The demonstration aimed in particular at supporting Catalonia's former president, Artur Mas, and the head of its parliament, Carme Forcadell.
In November 2014, they staged a symbolic vote on independence for the wealthy northeastern region in defiance of Spain's central government.
Mas is now to stand trial on charges of "serious disobedience" and "malfeasance," for which he risks a 10-year ban on holding office.
Both Mas and Forcadell attended the rally, which took place in front of the Four Columns, a Catalanist monument demolished during the Primo de Rivera dictatorship and later rebuilt in 2010.
Former president of the Catalan Generalitat Mas thanked the crowd and promised them “we will not falter, we’ll continue onwards. We know the importance of what we’re doing and we will give everything for this country”.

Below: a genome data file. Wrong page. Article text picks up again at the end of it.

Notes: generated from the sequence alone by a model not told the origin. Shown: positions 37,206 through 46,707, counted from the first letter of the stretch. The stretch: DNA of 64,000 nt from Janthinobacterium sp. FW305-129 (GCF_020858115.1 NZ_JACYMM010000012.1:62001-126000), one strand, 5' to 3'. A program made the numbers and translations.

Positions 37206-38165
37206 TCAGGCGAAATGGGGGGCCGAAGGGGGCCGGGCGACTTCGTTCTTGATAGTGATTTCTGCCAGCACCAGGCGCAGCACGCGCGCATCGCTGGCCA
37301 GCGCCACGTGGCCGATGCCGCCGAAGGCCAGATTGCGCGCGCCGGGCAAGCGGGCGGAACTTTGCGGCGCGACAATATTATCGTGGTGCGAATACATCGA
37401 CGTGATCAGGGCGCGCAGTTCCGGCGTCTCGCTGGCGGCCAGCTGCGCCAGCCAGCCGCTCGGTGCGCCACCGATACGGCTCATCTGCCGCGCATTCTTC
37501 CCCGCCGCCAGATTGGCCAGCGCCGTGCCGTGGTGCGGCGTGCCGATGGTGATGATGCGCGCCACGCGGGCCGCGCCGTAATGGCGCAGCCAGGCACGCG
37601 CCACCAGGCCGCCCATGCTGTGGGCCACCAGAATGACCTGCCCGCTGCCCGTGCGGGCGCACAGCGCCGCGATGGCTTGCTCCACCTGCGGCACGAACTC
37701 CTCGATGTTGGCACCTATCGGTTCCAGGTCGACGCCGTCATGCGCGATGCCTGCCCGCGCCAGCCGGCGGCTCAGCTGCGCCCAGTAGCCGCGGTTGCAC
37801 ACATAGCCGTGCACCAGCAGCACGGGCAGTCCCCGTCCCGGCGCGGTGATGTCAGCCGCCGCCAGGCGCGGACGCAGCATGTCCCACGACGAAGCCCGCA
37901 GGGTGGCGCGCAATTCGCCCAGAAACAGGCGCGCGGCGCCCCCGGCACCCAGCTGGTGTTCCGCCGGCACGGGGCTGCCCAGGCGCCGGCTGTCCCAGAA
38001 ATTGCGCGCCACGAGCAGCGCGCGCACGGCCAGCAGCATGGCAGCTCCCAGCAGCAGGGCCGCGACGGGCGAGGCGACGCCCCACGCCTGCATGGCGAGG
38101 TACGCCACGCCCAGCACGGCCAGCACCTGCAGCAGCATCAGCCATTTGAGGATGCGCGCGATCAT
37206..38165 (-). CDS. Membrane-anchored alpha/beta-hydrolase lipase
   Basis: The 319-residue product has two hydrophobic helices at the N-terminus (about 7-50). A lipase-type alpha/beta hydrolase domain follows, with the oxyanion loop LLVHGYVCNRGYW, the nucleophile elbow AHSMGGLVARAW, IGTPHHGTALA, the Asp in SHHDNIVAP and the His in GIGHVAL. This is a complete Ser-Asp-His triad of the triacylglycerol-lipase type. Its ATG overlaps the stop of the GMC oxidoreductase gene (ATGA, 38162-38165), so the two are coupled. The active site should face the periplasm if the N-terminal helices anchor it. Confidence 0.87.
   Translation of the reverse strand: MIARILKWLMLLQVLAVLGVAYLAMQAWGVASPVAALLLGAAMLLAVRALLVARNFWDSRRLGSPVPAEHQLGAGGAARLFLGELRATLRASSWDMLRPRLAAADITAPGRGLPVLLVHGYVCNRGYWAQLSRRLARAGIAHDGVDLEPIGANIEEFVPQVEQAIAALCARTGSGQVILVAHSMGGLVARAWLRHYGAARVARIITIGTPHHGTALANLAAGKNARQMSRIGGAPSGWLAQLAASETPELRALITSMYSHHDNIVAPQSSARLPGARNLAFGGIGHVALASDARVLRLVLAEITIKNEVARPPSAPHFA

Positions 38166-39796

Catalans have a centuries-old culture with their own language and customs. Demands for autonomy have been fuelled by Spain's economic downturn, leading many to resent sending tax money to Madrid to prop up poorer regions.
On October 20, Spain's Constitutional Court cancelled a ban on bullfighting in Catalonia -- an issue that became emblematic of the tensions.
Current Catalan president Carles Puigdemont did not attend Sunday’s rally in Barcelona as he was receiving the freedom of his town of birth, Amer, near Girona.
“Wherever there is a democrat in Catalonia there will also be a clear voice raised against the undemocratic drive and pulse of the central government,” he said at the event.
Puigdemont also reiterated his promise to call a referendum on whether to secede from Spain in September 2017, insisting that Catalans “will decide their relationship with Spain freely at the ballot box”.